Linework: Mend the Broken Heart

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By Nalelli Sierra. Edited by Ivan Brunetti and Aaron Renier. (Click on image to enlarge.)

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Fall Forward 2014: The Guide to the New Season

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David Bowie’s going to be everywhere this fall in Chicago, and we have no idea if that means the man himself will grace our town with his presence. Most notably, the Museum of Contemporary Art is mounting a blockbuster-style show of a blockbuster-style artist, albeit one we’d heretofore thought of mostly as a musician, as singular in style as he is. Either way, his influence will be crossing genre after genre this fall, with notable performances in dance, film screenings and, yes, underground music events. If he shows up passing the baton with Maestro Muti at the CSO, though, we’ll be suitably impressed. Either way, we’ve got a deep sample of fall events across eight disciplines on the pages that follow. So if your plan is to ignore all that Bowie fuss, we’ve got you covered as well. (Brian Hieggelke) Read the rest of this entry »

Dime Stories: Welcome to Dystopia!

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Illustration: Tony Fitzpatrick

Illustration: Tony Fitzpatrick

By Tony Fitzpatrick

It isn’t hard to figure out where all of the dystopian entertainment is coming from lately. “The Leftovers”—based on Tom Perrotta’s novel of the same name and about a Rapture-like occurrence  that disappears about two percent of the population and leaves a befuddled, confused populace in its wake—is probably the smartest of them, but they are abundant. “The Strain,” “Lottery,” “The Last Ship”… it goes on and on. It seems there is some jack to be made on the end of the world, the end of times, the apocalypse—pick one. It seems everyone is ready to write our obit as a world. Hell, it’s a bumper industry.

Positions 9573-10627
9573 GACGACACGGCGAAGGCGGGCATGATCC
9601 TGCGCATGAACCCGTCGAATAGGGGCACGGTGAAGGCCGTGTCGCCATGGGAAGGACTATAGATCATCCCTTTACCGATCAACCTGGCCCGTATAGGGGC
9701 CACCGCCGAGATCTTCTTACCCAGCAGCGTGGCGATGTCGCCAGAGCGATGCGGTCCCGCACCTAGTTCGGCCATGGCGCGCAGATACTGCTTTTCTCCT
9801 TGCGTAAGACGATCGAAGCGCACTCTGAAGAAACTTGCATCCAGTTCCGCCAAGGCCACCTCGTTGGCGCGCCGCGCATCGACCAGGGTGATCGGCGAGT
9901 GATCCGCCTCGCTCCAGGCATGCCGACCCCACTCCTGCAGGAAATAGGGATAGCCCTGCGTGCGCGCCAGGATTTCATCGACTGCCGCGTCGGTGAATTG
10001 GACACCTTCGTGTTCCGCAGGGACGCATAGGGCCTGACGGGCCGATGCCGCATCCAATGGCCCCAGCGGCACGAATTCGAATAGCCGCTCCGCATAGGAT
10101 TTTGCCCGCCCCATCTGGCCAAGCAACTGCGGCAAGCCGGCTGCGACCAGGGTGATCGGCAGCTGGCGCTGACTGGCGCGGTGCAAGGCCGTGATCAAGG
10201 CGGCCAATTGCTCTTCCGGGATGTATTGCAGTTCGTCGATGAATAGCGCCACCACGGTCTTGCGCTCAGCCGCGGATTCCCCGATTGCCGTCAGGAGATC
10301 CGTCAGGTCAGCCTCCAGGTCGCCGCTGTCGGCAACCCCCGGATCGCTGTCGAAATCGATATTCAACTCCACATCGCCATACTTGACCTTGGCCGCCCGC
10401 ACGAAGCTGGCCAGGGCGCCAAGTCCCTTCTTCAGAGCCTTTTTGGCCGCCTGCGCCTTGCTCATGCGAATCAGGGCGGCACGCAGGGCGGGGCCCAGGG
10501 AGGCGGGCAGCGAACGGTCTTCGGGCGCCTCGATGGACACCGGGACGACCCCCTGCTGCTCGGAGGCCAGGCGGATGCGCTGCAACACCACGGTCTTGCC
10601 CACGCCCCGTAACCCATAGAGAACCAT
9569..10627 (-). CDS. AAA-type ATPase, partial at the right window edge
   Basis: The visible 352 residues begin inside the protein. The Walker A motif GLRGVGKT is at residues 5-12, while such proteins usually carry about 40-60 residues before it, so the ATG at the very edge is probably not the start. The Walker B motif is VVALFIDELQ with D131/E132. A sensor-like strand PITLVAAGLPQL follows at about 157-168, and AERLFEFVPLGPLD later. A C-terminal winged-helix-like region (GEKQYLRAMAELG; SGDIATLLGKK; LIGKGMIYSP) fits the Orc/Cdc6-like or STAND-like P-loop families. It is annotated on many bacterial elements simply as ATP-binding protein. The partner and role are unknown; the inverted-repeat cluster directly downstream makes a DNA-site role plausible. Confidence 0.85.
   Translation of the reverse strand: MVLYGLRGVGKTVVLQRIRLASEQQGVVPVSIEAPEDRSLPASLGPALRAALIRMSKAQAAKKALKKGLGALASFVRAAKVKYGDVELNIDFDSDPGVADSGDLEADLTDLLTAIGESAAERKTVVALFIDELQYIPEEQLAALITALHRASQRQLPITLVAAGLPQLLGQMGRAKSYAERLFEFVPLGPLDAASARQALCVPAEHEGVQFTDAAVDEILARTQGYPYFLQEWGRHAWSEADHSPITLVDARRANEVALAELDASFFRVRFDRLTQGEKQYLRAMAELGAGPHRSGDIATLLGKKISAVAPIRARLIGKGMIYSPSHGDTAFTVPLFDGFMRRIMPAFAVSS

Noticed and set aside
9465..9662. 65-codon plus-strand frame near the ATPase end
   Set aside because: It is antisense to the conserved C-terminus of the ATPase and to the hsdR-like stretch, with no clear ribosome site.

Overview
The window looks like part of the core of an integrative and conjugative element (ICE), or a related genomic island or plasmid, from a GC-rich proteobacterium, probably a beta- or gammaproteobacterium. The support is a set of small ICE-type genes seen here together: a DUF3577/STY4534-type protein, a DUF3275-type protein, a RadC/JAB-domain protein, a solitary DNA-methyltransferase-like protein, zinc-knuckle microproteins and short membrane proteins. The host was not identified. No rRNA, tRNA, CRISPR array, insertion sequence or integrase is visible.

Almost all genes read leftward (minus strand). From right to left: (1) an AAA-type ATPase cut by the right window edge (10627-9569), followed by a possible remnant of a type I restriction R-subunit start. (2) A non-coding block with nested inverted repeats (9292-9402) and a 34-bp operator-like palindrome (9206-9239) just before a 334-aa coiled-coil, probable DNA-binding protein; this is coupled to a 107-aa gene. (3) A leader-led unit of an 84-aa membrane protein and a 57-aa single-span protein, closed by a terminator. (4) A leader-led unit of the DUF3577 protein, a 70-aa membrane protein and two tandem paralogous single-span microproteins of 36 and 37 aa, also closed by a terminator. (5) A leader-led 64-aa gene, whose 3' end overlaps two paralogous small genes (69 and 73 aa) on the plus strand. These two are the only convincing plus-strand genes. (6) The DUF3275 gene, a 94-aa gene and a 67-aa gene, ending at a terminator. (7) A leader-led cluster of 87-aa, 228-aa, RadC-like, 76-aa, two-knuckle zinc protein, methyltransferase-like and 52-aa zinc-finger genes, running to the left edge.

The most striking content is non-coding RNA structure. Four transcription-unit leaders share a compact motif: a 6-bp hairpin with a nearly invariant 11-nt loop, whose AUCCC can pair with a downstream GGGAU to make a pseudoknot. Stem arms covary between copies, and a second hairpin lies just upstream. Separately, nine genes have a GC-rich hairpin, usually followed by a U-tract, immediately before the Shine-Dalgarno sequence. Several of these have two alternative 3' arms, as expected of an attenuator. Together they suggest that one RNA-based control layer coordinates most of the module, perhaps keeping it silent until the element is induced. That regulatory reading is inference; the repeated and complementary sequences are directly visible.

It was the same thing with the end of the millennium—the Y2K idiocy—the first Rapture, comets, la-la-la. The Mayan calendar wanted to rip up our ticket in 2012 and Nostradamus is forever inspiring idiots to fashion their doom-and-gloom gibberish to be mouthed by the same gullible drool-cases who buy into the “Illuminati” wolf tickets. Hell when my daughter was talking about this in eighth grade, I thought she said the Lou Malnati’s was coming and I was going to get pizza. I was thrilled. Read the rest of this entry »

Free Will Astrology: Week of August 28, 2014

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By Rob Brezsny